Bamako. Melé is a bar singer, her husband Chaka is out of work and the couple is on the verge of breaking up... In the courtyard of the house they share with other families, a trial court ...
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In the last days of 1999, after a few shots of a French supermarket, abundant in food and color, we hear Dramane compose a letter home to his father in Mali whom he then visits in the ... See full summary »
A once-prosperous Senegalese village has been falling further into poverty year by year until the village's elders are reduced to selling town possessions to pay debts. Linguère, a former ... See full summary »
Djibril Diop Mambéty
Djibril Diop Mambéty,
Samba Traore returns to his village flush with funds. Soon enough he manages to charm the beautiful Saratou into marrying him and, along with another friend, builds the first bar their ... See full summary »
Bamako. Melé is a bar singer, her husband Chaka is out of work and the couple is on the verge of breaking up... In the courtyard of the house they share with other families, a trial court has been set up. African civil society spokesmen have taken proceedings against the World Bank and the IMF whom they blame for Africa's woes... Amidst the pleas and the testimonies, life goes on in the courtyard. Chaka does not seem to be concerned by this novel Africa's desire to fight for its rights... Written by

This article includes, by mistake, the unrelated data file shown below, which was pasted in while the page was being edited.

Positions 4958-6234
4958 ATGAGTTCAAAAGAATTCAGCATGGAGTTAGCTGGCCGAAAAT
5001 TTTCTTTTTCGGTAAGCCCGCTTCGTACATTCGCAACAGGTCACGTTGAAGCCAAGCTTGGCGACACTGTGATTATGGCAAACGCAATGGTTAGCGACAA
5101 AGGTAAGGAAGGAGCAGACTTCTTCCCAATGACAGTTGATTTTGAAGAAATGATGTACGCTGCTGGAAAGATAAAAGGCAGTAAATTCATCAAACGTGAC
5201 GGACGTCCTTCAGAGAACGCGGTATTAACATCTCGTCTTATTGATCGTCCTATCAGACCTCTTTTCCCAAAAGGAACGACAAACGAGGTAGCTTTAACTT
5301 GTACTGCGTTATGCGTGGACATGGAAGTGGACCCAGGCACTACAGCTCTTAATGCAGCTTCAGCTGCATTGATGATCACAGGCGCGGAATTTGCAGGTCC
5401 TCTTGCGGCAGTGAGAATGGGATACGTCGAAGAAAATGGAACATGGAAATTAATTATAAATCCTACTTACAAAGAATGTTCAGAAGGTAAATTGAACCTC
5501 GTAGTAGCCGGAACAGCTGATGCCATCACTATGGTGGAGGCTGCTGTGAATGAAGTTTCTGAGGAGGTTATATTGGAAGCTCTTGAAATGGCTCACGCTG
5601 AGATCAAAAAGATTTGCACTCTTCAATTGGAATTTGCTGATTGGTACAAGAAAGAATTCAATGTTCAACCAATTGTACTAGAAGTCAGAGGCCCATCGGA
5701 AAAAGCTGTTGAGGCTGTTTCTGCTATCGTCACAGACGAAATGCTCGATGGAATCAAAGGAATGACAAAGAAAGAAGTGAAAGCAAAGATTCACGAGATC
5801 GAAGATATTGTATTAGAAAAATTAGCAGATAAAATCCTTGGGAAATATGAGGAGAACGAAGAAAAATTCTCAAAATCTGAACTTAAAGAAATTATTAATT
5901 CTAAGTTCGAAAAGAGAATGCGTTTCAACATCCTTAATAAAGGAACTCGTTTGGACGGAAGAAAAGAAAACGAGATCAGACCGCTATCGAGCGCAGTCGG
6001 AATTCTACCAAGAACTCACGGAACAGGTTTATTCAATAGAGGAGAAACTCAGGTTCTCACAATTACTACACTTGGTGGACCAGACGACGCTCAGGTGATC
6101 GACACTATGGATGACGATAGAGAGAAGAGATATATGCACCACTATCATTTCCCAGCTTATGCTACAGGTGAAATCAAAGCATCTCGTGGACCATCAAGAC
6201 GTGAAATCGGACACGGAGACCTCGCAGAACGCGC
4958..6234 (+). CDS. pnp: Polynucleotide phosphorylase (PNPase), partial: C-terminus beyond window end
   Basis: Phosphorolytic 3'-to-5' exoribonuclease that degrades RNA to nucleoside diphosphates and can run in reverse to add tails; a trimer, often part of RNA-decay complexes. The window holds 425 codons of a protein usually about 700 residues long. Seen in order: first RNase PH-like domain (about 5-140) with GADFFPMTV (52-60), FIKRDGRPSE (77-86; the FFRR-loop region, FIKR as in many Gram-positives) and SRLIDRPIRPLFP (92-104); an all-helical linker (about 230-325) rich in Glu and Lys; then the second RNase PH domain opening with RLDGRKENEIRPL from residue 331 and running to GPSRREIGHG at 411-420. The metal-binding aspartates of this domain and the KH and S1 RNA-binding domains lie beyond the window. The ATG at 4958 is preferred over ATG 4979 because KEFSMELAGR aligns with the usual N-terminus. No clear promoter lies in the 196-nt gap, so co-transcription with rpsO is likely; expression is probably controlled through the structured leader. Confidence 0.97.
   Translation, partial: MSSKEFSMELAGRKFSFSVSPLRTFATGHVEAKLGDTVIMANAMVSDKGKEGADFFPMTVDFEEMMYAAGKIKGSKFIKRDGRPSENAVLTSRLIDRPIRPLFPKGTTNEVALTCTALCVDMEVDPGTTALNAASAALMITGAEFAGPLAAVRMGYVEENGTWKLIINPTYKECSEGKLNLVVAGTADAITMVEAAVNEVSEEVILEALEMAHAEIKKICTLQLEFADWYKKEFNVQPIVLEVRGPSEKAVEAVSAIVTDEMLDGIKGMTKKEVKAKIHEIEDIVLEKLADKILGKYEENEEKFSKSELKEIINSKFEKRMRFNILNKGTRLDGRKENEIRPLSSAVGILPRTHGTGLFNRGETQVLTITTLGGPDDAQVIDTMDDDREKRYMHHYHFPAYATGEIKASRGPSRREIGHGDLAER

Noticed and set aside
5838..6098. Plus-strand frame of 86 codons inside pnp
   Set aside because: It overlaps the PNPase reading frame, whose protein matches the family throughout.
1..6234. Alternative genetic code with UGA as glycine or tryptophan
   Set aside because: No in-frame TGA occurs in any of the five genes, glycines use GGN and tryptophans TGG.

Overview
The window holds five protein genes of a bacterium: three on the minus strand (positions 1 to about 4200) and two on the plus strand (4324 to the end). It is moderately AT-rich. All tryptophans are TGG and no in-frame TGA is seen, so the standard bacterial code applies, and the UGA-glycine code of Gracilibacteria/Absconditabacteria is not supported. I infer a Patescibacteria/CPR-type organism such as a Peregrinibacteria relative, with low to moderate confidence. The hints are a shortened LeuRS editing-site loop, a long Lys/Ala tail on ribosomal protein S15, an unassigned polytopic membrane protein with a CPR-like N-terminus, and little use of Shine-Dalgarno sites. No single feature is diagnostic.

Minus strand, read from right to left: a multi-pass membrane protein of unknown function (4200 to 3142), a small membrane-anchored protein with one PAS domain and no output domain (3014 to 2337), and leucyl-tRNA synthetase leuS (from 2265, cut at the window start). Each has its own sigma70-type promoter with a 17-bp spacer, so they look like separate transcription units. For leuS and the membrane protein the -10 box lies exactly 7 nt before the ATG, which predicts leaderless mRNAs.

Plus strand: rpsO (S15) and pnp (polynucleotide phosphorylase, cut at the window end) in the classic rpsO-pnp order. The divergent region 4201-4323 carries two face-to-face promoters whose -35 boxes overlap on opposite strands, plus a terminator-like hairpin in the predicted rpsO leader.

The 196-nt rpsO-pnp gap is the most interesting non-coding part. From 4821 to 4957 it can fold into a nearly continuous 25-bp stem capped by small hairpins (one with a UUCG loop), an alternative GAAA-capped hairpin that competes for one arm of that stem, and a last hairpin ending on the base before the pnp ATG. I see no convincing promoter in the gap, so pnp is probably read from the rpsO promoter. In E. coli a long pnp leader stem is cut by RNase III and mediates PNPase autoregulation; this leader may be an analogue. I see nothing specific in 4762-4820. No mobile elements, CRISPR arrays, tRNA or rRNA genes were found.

During the inset "Death in Timbuktu" "western," just before the first gunshot, a car can be seen moving between two buildings in the background. This, however, could be interpreted as intentional by the director, who was parodying non-Western interpretations of a "western" (other countries who partake in a love of westerns are Thailand and Cambodia). The child in this scene is also wearing a Nike shirt. The effect is to present the sort of low-budget, pulp film one might see in a television broadcast in Mali, while supplying a metaphor to the actual movie's plot. See more »
Documentary/Film not for the narrow minded, not for the fanatics
I had no idea what I was getting into when I went to watch this film. I can't tell much without giving away what the movie is all about. I will only say that the "acting" is just perfect, as long as it is not acting. People are mostly activists who actually speak out the truth. The movie is highly symbolic and we have to understand that the director is not trying to be realistic or straightforward. The trial that is taking place in a regular house yard, is surrounded by the everyday lives of the people of Bamako. The result is moving, beautiful and awakening experience. Especially for those who are not very familiar with the situation in Africa and don't know or don't want to know what the West is doing to billions of people around the world in order to maintain our level of useless consumption, it will be an eye opening experience. I absolutely recommend this movie.
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